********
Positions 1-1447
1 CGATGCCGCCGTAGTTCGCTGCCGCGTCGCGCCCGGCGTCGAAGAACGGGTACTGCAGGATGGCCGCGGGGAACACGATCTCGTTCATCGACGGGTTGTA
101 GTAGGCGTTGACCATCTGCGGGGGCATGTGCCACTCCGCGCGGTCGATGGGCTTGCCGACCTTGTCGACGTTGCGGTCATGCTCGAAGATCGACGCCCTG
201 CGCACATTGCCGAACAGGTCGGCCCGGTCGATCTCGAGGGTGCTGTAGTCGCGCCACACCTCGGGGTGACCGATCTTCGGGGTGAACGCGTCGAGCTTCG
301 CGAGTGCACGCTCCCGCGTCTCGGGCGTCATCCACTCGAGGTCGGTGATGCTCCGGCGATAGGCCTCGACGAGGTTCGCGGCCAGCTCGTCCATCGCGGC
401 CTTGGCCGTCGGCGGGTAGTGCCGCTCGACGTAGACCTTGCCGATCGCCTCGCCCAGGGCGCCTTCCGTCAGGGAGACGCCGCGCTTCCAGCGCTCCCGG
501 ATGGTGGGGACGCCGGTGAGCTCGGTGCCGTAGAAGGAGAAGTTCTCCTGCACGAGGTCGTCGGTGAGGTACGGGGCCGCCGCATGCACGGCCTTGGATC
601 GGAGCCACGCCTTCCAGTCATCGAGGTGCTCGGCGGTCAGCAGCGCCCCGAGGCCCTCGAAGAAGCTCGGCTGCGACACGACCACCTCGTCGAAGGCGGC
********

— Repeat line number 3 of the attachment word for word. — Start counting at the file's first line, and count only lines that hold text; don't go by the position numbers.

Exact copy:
101 GTAGGCGTTGACCATCTGCGGGGGCATGTGCCACTCCGCGCGGTCGATGGGCTTGCCGACCTTGTCGACGTTGCGGTCATGCTCGAAGATCGACGCCCTG